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1.6 WDM OPTICAL NETWORK ARCHITECTURES

There are three classes of WDM optical network architectures: broadcast-and-select networks, wavelength routed networks, and linear lightwave networks. We now explain each of these networks in detail.

1.6.1 Broadcast-and-Select Networks

A broadcast-and-select network consists of a passive star coupler connecting the nodes in the network as shown in Fig. 1.10(a). Each node is equipped with one or more fixed-tuned or tunable optical transmitters and one or more fixed-tuned or tunable optical receivers. Different nodes transmit messages on different wavelengths simultaneously. The star coupler combines all these messages and then broadcasts the combined message to all the nodes. A node selects a desired wavelength to receive the desired message by tuning its receiver to that wavelength. Note that the star coupler offers an optical equivalent to radio systems: each transmitter broadcasts its signal or message on a different wavelength and the receivers are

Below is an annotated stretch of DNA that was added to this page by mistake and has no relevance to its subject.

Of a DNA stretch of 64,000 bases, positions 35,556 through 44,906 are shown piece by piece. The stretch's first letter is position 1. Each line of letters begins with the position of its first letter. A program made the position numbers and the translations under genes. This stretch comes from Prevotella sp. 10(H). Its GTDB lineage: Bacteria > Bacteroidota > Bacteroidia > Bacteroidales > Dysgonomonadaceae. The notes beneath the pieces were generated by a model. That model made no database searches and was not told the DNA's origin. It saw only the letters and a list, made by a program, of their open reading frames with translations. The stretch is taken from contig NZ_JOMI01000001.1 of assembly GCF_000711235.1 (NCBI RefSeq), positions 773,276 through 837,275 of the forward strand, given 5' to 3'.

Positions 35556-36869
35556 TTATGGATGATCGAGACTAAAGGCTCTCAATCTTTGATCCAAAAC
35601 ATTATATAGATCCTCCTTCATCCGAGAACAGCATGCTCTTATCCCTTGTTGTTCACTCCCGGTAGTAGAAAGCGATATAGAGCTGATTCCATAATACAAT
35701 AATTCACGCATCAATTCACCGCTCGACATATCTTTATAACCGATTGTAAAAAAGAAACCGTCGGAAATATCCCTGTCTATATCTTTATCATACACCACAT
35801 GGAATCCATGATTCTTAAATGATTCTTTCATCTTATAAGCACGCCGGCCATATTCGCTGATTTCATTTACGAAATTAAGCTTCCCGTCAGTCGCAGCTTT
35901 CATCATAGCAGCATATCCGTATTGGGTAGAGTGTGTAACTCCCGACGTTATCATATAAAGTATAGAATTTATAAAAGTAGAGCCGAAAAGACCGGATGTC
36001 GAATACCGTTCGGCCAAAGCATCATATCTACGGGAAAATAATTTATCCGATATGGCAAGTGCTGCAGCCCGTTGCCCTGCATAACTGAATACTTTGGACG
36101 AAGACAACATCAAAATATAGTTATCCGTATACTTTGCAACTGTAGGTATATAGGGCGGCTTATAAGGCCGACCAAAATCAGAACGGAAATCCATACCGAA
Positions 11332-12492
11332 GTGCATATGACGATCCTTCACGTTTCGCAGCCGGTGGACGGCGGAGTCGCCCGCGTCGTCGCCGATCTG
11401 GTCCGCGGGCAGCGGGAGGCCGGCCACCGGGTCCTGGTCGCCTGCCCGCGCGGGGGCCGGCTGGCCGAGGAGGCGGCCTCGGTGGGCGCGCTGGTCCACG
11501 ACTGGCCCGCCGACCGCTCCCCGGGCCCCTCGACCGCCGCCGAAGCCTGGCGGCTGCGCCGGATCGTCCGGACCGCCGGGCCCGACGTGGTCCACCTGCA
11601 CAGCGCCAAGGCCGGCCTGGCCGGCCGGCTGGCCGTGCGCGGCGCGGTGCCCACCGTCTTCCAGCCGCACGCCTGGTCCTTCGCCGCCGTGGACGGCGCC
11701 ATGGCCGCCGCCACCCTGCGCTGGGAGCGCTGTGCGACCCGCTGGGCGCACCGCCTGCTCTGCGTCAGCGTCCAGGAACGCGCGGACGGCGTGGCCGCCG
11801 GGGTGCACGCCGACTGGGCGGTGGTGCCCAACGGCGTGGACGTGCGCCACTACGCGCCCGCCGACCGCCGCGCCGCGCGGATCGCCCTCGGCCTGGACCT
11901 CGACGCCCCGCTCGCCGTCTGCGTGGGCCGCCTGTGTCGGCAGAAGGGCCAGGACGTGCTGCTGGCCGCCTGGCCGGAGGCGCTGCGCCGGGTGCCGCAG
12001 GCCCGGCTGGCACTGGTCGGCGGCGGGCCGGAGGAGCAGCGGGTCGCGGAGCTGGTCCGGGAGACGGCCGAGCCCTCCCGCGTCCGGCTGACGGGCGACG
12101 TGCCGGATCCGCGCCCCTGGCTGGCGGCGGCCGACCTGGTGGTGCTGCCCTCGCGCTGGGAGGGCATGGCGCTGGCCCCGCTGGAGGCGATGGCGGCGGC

Figure 1.10 (a) Broadcast-and-select network. (b) Logical topology.

tuned to receive the desired signal. An N × N star coupler can be realized using a multistage interconnection network which has log2 N stages of 2 × 2 couplers with N/2 couplers per stage (assuming N is a power of 2) or directly in integrated optics form with a common coupling region. Integrated optics refers to integration of optical components with fiber interconnections onto a single optical substrate, similar to the way in which electrical components (such as resistors, capacitors, and inductors) are combined in an electronic integrated circuit.